Antonio Banderas plays an insurance agent for a robotics company in this uninspired sci-fi thriller. There's some impressive world building afoot and visual effects to back it up, but the heavy-handed storytelling that dawdles in a desert for half of the film's running time is a chore to sit through. The only laws governing robots should be to keep them from ending up in such banal genre exercises.
This sequel to the renowned sci-fi classic grabbed me at once with its faithful continued telling of astronauts who landed on a planet ruled by unwelcoming chimps. The plot thickens and the stakes are raised until we descend into a bewildering turn of events that I wanted no part of. The first film was like a wonderful feature-length episode of The Twilight Zone. For whatever reason the writers felt it would be better if there were another Twilight Zone episode within that!
Lust, Caution (2007)
Ang Lee, the multi-Oscar-winning director of many genres, brings about a WWII era drama with breath-taking reconstructions. Parts espionage and romance, Lust, Caution pits a young woman (Wei Tang) against a dangerous politician (Tony Leung). And so Lee also put his trust in an unknown newcomer against a world-renowned actor. It's a steady effort that never dips its visual splendor, but the two leads build it to something marvelous.
The Incredible Hulk (2008)
Six years ago when the Marvel Cinematic Universe was so young and innocent it received one of its best entries and nobody is talking about it.The Incredible Hulk follows an unremarkable progression to an inevitable showdown, but the set-pieces along the way are as astounding as I've seen in a superhero film. This is a revered bow to the plot and patterns of its source, but a bold stride into creative blockbuster filmmaking.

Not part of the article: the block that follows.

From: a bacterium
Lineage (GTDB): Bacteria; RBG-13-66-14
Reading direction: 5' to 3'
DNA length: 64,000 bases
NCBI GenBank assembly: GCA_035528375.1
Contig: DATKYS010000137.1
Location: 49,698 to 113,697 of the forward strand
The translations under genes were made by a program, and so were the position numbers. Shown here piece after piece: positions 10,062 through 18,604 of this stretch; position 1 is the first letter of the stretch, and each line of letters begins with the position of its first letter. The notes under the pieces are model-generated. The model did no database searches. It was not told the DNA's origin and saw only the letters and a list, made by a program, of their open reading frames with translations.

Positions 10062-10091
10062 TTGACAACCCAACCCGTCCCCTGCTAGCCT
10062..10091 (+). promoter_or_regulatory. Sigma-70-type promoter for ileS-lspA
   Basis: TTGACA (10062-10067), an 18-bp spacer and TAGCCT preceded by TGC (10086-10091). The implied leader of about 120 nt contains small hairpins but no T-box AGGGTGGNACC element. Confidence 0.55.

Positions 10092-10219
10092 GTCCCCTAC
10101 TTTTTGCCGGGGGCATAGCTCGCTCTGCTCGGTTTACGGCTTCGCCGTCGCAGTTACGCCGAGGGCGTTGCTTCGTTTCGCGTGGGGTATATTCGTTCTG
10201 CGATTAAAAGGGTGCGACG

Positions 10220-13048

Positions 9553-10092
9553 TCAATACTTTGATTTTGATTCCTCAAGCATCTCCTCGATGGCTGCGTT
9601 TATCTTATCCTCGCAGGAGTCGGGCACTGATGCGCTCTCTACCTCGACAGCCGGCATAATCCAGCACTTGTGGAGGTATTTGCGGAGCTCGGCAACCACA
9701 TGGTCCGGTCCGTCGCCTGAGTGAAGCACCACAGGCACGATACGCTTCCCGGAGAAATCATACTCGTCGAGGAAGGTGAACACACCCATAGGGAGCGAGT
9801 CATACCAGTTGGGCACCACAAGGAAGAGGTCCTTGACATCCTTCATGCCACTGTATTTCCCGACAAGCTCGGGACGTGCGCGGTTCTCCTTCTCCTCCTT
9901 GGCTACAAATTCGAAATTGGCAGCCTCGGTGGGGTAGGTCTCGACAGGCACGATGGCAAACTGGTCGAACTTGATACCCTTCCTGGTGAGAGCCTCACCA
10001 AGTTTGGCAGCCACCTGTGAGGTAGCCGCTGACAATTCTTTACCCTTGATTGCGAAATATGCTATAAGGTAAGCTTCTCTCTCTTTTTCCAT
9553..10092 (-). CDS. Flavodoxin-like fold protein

Los Angeles Plays Itself (2003)
This is an epic three-hour video essay that explores the City of Angels as depicted in cinema as a backdrop, a character and a subject. I'd been wanting to see this documentary since I first learned of its existence and I'm happy to report that it is as valuable as it sounds. This should be required viewing for California residents and cinephiles alike, which should only tell you how meaningful it will be for someone who fits falls into both of those camps.
What to show the audience? Beneath the Planet of the Apes shows us several minutes worth from the first film. It's the rare sequel that picks up right where its predecessor left off and uses this as a way of overlap. Lust, Caution begins close to where it ultimately ends. Practically the entire film is a "flashback," but it makes much more sense to just call that first scene a "flash forward." I found this delivery to actually be at odds with the storytelling at times as it undercut what could have otherwise been some very tense sequences. The Incredible Hulk wisely forgoes a first act "origin story" that superhero filmmakers seem to think is mandatory. Instead, the opening credits serve as a brisk reminder that Bruce Banner has been seriously tampered with and has a serious problem as a result. Then there's Los Angeles Plays Itself, which shows us so very much over its three hour running time that you'll not only feel better acquainted with Los Angeles afterwards, but the landscape of cinema as well.
Share your thoughts on any of these films or what you watched last week in the comments below!